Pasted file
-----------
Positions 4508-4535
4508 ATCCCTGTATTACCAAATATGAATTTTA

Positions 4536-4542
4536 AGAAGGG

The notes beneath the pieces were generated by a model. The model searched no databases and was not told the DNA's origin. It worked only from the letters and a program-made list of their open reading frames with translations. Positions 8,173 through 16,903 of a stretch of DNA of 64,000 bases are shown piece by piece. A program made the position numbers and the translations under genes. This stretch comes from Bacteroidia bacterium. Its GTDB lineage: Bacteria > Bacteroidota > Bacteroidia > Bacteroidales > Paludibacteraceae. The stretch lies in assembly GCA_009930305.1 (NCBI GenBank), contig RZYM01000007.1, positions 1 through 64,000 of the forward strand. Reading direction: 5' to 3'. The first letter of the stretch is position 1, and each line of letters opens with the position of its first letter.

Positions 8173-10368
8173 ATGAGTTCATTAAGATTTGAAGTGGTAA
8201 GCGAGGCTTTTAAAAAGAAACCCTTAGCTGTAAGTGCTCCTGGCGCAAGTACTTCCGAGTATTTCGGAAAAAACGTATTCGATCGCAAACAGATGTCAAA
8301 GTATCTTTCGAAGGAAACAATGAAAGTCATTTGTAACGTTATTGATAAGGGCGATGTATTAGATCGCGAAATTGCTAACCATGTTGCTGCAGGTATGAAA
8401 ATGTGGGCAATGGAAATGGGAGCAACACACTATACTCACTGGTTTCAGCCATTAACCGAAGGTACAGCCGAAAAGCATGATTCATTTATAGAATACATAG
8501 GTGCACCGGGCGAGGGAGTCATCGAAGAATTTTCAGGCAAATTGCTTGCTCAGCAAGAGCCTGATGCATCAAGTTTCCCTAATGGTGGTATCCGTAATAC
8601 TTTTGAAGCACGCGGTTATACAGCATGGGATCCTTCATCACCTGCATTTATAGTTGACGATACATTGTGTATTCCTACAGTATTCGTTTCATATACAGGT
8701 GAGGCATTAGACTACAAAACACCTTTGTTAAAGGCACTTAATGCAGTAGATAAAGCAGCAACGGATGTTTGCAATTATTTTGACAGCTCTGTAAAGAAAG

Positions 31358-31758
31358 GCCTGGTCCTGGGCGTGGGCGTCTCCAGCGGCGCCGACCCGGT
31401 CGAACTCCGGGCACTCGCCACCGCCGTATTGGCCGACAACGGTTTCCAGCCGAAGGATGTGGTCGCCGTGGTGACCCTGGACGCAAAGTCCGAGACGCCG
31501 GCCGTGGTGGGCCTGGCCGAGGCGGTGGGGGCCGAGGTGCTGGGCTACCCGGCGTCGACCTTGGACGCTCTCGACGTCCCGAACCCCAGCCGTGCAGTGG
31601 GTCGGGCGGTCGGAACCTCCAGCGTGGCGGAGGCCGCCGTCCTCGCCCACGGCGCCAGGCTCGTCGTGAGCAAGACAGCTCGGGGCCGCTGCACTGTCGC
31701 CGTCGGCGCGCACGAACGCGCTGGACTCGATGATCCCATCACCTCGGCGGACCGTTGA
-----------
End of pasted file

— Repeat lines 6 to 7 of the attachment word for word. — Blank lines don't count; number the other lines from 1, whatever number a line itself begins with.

Positions 8173-10368
8173 ATGAGTTCATTAAGATTTGAAGTGGTAA